Plants densely cespitose; rhizome internodes 1.8-2.5 mm thick. Culms yellow-brown to dark brown at base, 15-60 cm. Leaves: sheaths hispidulous; blades green, widest blades (3-)3.4-5.4(-6.5) mm wide, glabrous abaxially or sparsely hispidulous on midrib. Inflorescences 0.19-0.48 of culm height; peduncles of lateral spikes smooth or barely scaberulous; peduncles of terminal spikes (4.2-)7.5-37(-43) mm, much exceeding lateral spikes; proximal bract with sheath tight, abaxially scabrous, sheath front apex convex, elongated (0.6-)1.6-4.9(-6.6) mm beyond apex; ligules 3.3-5 mm; distal bract usually much exceeding terminal spike. Spikes 3-5, separate or distal 2-4 spikes overlapping; lateral spikes pistillate, with 2-7 perigynia, 6-29 × 3.8-6.8 mm, ratio of spike length (in mm) to flower number = 3.5-4.8; longest terminal spikes 14-34(-42) × 1.3-3(-3.5) mm. Pistillate scales (4.1-)5.6-9.4(-11.6) × 1.6-2.6(-3.3) mm, margins whitish, denticulate, apex with awn 1.1-6.8 mm. Staminate scales 5.2-6.9 × 1.5-1.7 mm. Anthers 3.4-4.2 mm. Perigynia distichously imbricate, 52-59-veined, unwrinkled, obovoid or narrowly obovoid, obtusely triangular in cross section, (4.5-)4.6-5.6(-6.2) × 1.9-2.2(-2.3) mm, (2.1-)2.3-2.8(-3) times as long as wide, dull, base gradually tapered, apex abruptly contracted; beak excurved, (0.5-)0.8-1.3 mm. Achenes obovoid-ellipsoid, 3.2-3.9(-4.2) × (1.6-)1.8-2.1 mm, tightly enveloped by perigynia; stipe bent 45-70°, 0.4-0.6 mm; beak bent more than 90°, 0.3-0.5 mm. Fruiting spring-summer. Mesic, usually rocky, deciduous forests, usually with highly diverse vascular plant communities, often in calcium-rich loams on slopes above streams; 60-800 m; Ont., Que.; Ala., Ark., Conn., D.C., Ill., Ind., Iowa, Kans., Ky., Md., Mass., Mich., Minn., Mo., N.J., N.Y., Ohio, Okla., Pa., Tenn., Vt., Va., W.Va., Wis. Carex hitchcockiana is infrequent and local. It often grows with C. albursina, C. jamesii, and C. oligocarpa.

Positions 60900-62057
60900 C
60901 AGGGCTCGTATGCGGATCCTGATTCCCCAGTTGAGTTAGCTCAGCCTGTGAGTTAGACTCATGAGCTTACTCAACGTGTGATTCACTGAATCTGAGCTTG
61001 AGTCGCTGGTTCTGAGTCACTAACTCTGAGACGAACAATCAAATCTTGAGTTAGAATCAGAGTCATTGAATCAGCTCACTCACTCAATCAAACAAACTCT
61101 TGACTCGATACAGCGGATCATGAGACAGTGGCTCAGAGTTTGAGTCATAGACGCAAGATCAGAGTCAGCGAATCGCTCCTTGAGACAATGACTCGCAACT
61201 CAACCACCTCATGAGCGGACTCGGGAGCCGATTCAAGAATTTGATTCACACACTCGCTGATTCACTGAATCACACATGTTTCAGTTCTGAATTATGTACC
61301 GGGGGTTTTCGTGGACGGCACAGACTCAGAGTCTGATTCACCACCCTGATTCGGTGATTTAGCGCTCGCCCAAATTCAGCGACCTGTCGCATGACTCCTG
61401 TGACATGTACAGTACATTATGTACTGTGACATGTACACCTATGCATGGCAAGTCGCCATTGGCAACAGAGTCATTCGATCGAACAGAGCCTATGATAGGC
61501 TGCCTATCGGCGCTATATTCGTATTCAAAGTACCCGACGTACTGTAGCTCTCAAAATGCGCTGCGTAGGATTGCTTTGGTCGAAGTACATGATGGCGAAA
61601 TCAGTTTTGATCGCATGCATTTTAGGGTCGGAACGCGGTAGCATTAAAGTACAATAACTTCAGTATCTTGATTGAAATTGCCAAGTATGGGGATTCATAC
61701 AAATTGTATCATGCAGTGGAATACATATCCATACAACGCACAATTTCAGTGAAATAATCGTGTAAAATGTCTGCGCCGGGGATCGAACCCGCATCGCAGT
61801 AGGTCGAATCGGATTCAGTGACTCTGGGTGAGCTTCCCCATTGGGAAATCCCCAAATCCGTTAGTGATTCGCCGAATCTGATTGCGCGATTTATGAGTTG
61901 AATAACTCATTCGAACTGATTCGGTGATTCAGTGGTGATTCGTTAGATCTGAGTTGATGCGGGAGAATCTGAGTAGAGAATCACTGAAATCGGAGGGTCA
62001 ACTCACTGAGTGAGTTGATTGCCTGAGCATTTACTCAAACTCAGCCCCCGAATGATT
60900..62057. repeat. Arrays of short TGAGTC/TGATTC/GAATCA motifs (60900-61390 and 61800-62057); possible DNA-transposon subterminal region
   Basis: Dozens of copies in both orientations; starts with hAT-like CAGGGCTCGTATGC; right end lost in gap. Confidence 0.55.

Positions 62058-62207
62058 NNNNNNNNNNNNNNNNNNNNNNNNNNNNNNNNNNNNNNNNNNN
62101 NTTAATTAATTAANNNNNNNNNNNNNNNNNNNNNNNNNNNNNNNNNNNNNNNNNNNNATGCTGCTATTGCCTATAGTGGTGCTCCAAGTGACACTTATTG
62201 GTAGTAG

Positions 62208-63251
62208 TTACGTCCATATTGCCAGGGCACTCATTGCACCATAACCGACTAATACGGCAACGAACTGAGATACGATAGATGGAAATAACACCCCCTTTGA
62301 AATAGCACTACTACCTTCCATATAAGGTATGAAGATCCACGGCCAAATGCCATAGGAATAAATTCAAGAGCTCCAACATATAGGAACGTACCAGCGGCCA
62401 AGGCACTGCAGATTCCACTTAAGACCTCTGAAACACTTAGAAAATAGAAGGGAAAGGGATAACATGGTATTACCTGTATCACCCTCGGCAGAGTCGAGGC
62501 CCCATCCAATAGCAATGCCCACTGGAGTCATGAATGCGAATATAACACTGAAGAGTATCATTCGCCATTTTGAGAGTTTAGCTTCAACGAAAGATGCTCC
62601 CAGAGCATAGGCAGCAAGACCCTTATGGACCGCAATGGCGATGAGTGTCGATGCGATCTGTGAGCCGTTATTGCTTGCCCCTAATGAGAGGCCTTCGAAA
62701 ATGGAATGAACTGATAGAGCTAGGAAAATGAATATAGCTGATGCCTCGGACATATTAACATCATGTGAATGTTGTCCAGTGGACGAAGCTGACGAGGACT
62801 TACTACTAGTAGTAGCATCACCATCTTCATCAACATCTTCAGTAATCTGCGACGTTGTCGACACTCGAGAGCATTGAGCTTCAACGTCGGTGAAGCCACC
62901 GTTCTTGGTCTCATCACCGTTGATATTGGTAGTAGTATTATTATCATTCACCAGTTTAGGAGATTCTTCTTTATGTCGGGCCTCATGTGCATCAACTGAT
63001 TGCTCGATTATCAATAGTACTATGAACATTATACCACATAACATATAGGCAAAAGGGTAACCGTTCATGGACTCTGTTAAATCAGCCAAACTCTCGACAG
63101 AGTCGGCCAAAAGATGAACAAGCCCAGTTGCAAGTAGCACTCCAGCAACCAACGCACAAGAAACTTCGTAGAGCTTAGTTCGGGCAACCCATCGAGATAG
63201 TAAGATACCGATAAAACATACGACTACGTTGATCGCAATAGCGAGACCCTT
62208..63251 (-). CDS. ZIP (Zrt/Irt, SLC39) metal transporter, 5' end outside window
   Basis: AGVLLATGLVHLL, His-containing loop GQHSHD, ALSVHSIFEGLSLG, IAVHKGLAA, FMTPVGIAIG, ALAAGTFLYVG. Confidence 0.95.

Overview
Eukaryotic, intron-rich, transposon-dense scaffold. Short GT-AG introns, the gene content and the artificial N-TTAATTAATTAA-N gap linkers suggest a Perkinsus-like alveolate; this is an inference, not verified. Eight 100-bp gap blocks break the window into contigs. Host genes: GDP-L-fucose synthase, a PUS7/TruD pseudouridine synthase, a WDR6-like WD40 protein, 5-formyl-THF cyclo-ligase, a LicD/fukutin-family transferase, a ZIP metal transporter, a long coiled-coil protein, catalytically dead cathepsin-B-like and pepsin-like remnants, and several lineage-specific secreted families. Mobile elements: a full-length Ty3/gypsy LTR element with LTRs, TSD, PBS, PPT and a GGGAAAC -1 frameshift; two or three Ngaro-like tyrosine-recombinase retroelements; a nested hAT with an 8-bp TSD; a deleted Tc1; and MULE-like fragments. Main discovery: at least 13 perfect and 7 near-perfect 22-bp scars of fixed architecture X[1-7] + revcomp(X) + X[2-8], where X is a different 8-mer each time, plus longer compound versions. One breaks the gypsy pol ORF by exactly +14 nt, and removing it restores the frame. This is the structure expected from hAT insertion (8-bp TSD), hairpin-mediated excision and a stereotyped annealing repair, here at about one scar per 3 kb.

From Flora of Indiana (1940) by Charles C. Deam
In calcareous or neutral soils; common in rich woods and moist ravines and on river banks; rarely in dry, sandy woods. It is often associated with Carex Jamesii, C. oligocarpa, C. blanda, and C. gracillima.
Much like no. 134 [Carex oligocarpa Willd.], brownish at base; lvs wider, to 7 mm wide; sheaths hispidulous; bracts distinctly roughened with short stiff hairs; pistillate scales 4.7-9 mm; perigynia obovoid-fusiform, tapering gradually to the base and abruptly to the straight or minutely outcurved beak, 4.3-5.9 mm, finely many-nerved; achene with a minute, sharply bent beak. Rich moist woods; Mass., Vt., and s. Que. to Minn., s. to Va. and Ark.
Gleason, Henry A. & Cronquist, Arthur J. 1991. Manual of vascular plants of northeastern United States and adjacent Canada. lxxv + 910 pp.
©The New York Botanical Garden. All rights reserved. Used by permission.
Citation: The vPlants Project. vPlants: A Virtual Herbarium of the Chicago Region. http://www.vplants.org
Copyright © 2001–2009 The vPlants Project, All Rights Reserved.